Sometimes I wonder if chamber music isn’t a bit like art songs – it loses its force a bit when performed in a large concert hall (as opposed to a little space where the piano makes your molars vibrate). I usually wonder this at the beginning of chamber music concerts and have entirely forgotten about it by the end, which is what happened yesterday.
There were three works on the program, the last of which, Schubert’s Trout Quintet, I missed bits of because I started thinking about the fact that I would have to move my car so as not to fall afoul of the street cleaners the next morning, and got into a bit of GOD DAMN FUCKING CAR I HATE THAT CAR mode that was difficult to snap myself out of. But the first two pieces, Mozart’s violin sonata in B-Flat major K. 378 and Beethoven’s piano trio Op. 70, no. 2, had my entire attention the whole time. Particularly the pianist, Juho Pohjonen, who was really something extraordinary. My note taking skills fail me a bit on details here – I remember the little flashes of the “trout” theme in the Andantino of the Schubert, for example, and the dialogue with the violin in the Mozart, and – well, all of the Beethoven; more of that in a minute. Anyhow, that guy can play that piano. He doesn’t have any albums out yet that I could find, but I suspect he will soon.
One thing I particularly enjoyed about the first half of the program is how the first piece set up the second. The Mozart, performed by Erin Keefe on violin and the aforementioned Juho Pohjonen was light and engaging, particularly the last two movements – it was a good preparation for the Beethoven trio, which was much heavier and richer. With this one, you really got a sense of how a trio of musicians can fit together as precisely as puzzle pieces, even though the puzzle is constantly moving. The rapport among this ensemble was excellent. The music seemed to be anchored by the piano and cello (Jakob Koranyi), though the violinist (Paul Huang), was no slouch either. I particularly enjoyed the little key shifts at the end of the second movement.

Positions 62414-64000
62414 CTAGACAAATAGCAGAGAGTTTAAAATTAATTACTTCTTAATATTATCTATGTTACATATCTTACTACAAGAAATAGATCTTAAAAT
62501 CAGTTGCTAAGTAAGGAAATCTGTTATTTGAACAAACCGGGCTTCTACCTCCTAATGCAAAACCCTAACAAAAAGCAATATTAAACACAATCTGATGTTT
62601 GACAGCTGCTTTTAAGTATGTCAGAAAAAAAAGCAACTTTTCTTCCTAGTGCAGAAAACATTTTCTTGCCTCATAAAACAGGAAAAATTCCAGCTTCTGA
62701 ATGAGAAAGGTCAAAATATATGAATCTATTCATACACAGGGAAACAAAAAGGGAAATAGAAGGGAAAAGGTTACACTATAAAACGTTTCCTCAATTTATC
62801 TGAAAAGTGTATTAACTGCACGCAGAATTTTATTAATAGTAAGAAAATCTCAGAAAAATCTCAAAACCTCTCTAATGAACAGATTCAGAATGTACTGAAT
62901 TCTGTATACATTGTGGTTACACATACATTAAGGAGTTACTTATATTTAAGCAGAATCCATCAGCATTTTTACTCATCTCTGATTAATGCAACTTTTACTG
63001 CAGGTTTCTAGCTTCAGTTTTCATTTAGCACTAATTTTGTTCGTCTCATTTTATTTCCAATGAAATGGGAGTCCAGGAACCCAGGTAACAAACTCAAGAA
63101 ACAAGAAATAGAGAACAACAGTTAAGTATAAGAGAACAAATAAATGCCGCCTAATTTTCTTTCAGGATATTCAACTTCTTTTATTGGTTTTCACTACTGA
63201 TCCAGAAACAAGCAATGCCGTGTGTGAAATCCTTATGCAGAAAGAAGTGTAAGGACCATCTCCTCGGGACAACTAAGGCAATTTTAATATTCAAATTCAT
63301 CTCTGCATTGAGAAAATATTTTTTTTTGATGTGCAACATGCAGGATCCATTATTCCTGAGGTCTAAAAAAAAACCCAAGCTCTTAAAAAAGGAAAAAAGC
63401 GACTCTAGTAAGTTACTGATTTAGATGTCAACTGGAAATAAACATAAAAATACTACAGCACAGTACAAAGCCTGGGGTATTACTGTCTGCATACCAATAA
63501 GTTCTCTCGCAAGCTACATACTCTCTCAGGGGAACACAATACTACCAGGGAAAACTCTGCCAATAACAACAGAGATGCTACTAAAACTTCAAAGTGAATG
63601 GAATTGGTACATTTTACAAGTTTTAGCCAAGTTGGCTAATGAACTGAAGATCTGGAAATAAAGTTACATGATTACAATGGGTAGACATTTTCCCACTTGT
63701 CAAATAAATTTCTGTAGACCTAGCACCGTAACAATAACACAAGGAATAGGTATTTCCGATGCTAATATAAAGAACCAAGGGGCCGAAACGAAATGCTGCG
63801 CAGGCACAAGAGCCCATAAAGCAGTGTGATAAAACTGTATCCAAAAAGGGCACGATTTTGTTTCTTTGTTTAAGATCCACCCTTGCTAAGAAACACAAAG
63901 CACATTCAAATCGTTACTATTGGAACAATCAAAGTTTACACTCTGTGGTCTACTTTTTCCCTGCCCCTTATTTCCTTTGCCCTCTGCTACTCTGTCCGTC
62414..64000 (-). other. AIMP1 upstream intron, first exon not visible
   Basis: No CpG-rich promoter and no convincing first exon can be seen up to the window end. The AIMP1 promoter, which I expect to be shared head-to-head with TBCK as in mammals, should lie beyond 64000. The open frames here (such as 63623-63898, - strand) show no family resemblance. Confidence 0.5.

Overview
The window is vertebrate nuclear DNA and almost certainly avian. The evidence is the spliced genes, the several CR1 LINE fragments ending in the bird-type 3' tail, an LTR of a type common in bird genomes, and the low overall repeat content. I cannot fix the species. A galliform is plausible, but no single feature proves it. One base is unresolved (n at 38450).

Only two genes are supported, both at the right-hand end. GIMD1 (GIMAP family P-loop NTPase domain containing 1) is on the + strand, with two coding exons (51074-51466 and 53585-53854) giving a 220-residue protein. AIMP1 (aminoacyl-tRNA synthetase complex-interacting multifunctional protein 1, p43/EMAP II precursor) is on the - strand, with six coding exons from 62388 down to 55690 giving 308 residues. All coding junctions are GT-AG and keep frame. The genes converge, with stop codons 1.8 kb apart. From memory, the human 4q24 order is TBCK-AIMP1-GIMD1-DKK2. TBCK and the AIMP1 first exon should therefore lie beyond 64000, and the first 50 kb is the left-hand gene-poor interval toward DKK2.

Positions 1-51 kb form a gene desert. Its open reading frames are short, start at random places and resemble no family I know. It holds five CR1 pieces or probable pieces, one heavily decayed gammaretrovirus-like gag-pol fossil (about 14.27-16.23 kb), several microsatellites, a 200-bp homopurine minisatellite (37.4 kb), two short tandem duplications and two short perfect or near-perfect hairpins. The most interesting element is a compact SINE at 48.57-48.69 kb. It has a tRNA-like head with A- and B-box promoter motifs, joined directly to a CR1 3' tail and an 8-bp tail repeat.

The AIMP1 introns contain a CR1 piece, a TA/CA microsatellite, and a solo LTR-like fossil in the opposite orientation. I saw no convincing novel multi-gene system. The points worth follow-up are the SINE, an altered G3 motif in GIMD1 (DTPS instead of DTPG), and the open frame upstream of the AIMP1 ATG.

Also, have you ever noticed how sometimes some really weird shit goes down in Beethoven’s chamber music? It’s like:
Sonata: [operates within normal classical-period specifications]
Sonata: [operates within normal classical-period specifications]
Listener: [Beethoven!!] [mind wanders for an instant as someone unwraps a cough drop]
Sonata: [checks over shoulder to see if anyone is watching and then bolts for modernity, skids around corner, kicking up a shower of key changes]
Listener: What the –
Sonata: [operates within normal classical-period specifications]
Listener: You were –
Sonata: No I wasn’t. Here, have a cadenza.
1. When the director explains that there is no “concept” and then proceeds to explain the concept, which is basically a literal depiction that would have been recognizable to the opera’s initial audience: NOT HAVING A “CONCEPT” IS STILL A CONCEPT. You can’t perform something without interpreting it. That’s not how it works. I suppose here we are operating on that dangerous knife’s edge between concept and “concept.” Or concept and “concept” and Konzept.*
2. You know the libretto is bad when those in charge freely admit that a) they had to re-write bits of it so as to avoid confusing the audience and b) the cast routinely cuts up over the dialogue during rehearsals and have to work very hard to keep it together.
3. That said, I find that I don’t mind a certain amount of yelling in German in my operas.
4. This is off topic, but why does Florinda faint so much? Once when she gets into the tower and I think there’s another point when someone says “consciousness has left her” or something like that. Maybe that palace has some kind of carbon monoxide problem. Or maybe the librettist figured that since she goes around yelling (in German) and brandishing a weapon and at one point it’s even implied that she took out a guard getting into that tower, it would be best to reassure the (original 19th century) audience that she doesn’t do this sort of thing all the time.
5. I think I’ve had it with Schubert operas for a while. Dude was not cut out to be an opera composer. The music is great, but it keeps getting dragged underwater and getting the shit kicked out of it by the plot.
*It’s a Regie knife. It has the sort of edge that three things can balance between. Among. Whatever.